Ever thought of inviting Rex to your next strategy brainstorming session? Better keep up with the latest business trends, because ‘man’s best friend’ may soon become an essential part of the workplace.
Google, Tumblr, Zynga and Amazon are just a few of the progressive organizations that believe in the value of bringing your dog to work. What are the benefits for you and your employer? Are there risks?
Your creative mind- and how stress kills it
The stats: only 10% of people do their best thinking at work. So what’s blocking our creative faculties from flowing at the office? According to David Rock (co-founder of the NeuroLeadership Institute), technology, multitasking, and a competitively-demanding work culture can all contribute to the “noise” in our brain, and consequently crush creativity. We must “quiet” our mind in order to promote a curious, open-minded, and interested mind set. How? By reducing stress. Stress makes it harder to think outside of the box, be agile, and respond to sudden change.
The real cost of employees’ personal stress
“Stress.. cost us millions of dollars each year, not only in productivity but also in terms of resources.” says Dr. Randolph T. Barker (Professor of Management- VCU School of Business). Stress is a major contributor to employee absenteeism and burnout.
Lassie to the rescue
Good news! Recent research confirms the benefits of bringing your beloved Rex to work. It appears that patting your doggie lowers your blood pressure and pulse rate, improving your cardiovascular health. In addition, a dog-inclusive work environment is healthier in terms of forcing owners to take breaks, to air their mind, and to move their butts off that seat. There’s no doubt that hanging out with one’s furry companion in the office increases employee satisfaction. So, bringing your best friend into work ultimately saves your company money by decreasing stress, and in turn, boosting your creativity and productivity as well as elevating your work satisfaction.
Beware the beast among you
But what are the risks of bringing a foreign species into your office? Well, your neighbor on the other side of that flimsy cubicle wall may not appreciate Rex’s uninvited guests- the fleas, lice, and allergens that don’t offer any value in reducing stress or boosting productivity. And then there’s the joy of dribble and accidents on the carpet.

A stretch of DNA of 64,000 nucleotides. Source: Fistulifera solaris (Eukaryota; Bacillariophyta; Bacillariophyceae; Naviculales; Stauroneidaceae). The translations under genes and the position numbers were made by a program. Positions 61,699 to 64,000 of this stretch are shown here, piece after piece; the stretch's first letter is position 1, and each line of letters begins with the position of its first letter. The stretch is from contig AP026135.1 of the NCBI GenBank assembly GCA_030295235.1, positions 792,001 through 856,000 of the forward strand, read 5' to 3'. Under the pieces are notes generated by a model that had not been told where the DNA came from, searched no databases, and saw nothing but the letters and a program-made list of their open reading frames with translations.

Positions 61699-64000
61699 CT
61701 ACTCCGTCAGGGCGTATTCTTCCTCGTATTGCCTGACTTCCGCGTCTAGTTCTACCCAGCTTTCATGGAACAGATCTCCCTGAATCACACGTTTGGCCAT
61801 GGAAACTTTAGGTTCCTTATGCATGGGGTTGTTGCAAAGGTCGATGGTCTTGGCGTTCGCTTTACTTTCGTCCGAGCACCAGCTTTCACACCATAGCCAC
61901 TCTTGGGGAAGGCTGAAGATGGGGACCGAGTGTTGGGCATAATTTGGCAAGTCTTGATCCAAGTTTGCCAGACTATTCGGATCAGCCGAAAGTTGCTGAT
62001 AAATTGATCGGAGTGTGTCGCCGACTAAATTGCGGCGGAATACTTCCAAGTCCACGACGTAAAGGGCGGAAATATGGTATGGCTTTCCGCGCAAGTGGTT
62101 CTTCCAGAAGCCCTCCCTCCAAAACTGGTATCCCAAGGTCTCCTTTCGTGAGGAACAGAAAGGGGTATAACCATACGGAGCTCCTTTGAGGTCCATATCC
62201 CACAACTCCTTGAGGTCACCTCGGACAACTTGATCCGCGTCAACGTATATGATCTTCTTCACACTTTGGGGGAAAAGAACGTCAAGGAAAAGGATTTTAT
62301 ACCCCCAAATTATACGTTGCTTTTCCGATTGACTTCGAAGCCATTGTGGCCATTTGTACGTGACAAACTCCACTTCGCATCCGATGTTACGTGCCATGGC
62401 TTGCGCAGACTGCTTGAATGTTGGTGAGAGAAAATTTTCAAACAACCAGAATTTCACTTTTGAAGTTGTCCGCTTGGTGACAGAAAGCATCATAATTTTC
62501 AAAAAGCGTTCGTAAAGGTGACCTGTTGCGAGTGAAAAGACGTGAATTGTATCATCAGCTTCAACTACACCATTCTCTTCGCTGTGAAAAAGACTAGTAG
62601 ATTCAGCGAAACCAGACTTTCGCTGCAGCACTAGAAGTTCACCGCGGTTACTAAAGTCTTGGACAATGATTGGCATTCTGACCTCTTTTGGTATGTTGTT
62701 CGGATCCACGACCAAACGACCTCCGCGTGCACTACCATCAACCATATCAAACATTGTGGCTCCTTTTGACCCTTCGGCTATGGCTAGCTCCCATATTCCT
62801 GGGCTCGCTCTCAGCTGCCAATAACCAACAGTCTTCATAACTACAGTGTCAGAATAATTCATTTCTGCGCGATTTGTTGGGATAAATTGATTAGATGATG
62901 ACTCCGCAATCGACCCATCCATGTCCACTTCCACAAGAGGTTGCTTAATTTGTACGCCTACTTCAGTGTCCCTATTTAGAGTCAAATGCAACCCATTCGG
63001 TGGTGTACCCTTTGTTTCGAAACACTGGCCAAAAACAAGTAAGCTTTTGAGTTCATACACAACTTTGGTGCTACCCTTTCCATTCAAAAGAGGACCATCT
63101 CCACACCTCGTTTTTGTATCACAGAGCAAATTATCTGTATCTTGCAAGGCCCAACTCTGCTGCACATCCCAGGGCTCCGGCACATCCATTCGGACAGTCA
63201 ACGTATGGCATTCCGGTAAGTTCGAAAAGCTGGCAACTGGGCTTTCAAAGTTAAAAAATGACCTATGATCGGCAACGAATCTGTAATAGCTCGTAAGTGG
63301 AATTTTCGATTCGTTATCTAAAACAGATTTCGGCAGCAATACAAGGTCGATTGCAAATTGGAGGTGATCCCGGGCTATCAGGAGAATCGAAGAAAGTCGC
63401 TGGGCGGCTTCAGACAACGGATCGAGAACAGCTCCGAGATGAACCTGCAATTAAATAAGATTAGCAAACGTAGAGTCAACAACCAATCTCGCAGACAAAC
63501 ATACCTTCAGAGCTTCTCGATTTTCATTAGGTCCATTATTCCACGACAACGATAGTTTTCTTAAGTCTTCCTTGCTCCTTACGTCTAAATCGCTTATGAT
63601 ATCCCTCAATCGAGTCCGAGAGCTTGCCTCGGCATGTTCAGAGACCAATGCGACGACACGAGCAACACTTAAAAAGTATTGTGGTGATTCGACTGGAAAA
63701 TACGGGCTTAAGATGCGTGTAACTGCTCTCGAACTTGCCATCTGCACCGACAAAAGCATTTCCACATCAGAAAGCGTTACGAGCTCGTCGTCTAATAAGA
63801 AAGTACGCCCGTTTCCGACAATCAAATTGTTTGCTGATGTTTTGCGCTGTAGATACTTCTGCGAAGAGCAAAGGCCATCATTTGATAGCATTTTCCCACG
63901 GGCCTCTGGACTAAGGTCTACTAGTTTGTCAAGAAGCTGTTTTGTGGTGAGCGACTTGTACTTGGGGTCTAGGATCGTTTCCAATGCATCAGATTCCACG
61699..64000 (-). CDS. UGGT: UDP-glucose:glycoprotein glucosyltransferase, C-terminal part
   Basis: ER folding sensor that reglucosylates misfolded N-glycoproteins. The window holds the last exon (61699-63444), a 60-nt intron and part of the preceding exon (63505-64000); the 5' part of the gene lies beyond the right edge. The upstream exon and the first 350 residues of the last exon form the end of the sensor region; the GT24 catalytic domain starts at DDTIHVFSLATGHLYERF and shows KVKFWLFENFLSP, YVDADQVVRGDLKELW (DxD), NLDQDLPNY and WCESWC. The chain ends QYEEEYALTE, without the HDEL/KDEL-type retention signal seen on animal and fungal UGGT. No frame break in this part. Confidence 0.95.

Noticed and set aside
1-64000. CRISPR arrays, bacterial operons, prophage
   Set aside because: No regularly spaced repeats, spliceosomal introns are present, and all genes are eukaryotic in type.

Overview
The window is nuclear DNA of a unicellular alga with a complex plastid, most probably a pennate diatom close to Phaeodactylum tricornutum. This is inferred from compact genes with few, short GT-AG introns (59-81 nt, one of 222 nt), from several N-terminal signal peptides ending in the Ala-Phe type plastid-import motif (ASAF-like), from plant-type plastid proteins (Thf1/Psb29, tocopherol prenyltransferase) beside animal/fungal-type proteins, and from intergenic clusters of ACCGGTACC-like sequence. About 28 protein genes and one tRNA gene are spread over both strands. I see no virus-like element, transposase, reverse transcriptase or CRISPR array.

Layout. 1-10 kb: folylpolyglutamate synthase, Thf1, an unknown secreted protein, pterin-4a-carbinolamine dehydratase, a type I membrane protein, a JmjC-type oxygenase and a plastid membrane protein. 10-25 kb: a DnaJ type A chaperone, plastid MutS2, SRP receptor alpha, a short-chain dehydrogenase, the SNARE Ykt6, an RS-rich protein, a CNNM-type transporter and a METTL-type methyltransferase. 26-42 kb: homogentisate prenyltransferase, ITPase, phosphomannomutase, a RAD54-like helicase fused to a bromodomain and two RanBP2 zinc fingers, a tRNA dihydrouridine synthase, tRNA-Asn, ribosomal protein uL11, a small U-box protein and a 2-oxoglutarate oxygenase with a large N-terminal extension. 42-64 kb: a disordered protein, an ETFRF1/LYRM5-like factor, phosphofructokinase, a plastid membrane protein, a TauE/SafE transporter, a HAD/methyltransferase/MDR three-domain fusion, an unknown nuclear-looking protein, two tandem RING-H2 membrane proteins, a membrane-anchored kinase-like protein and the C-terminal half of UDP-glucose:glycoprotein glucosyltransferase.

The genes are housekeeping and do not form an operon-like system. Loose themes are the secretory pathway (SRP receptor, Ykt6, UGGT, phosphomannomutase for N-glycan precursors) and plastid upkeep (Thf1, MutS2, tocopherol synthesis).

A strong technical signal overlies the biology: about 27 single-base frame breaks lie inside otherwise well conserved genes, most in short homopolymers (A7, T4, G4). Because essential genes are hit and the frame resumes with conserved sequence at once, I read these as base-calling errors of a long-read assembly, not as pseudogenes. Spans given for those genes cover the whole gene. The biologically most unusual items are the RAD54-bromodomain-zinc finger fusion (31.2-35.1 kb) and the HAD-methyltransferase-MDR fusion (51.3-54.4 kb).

K-9 as KPI?
Assuming your co-workers can put up with these risks, canine presence at work certainly offers significant, tangible value for employees and companies. Could man’s age-old ‘best friend’ then become recognized as a core criterion for business success? Will Rex serve as a modern KPI for enterprise ROI? Anthrozoology (the relatively new field of human-animal interactions), is gaining clout in colleges, organizations, and journals across 10 countries and promises to affect social norms in and out of the workplace.
Bring Your Own Dog- revolutionary or evolutionary?
It seems that the leaders among us have always understood the true benefits of a canine-inclusive work policy.
The United States Congress has welcomed doggies into its high-pressured ‘office’ since the 1800s.
Many of today’s distinguished congress dogs are named after their home states. Evidence of their stable lineage over the past 2 centuries can be seen on the House of Congress carpets that bare the faded yellow marks of prestigious ancestors.
BYOD- the evolution of workplace conditions: merging your private and working space
Both BYO-Dog and BYO-Device promise a more flexible, progressive working environment that blurs the boundary between our personal and public worlds. BYO-Device allows you to personalize and adapt your work experience to fit in with your own technology and preferences in and out of the office. It also enables you to retain access to your personal matters while at work. The value of employee self-empowerment and satisfaction cannot be underestimated in terms of their impact on productivity. BYO-Dog offers a similar perk in terms of personalizing your work conditions, but unlike BYO-Device, doesn’t pose a security risk to the business: Rex’s allergens won’t contaminate your IT department’s precious firewall.
So, if the boundary between our private lives and work environment is indeed blurring, and we are heading for more enlightened, personal workplace conditions, will this in turn have the adverse effect of greater intrusion into our personal lives by work?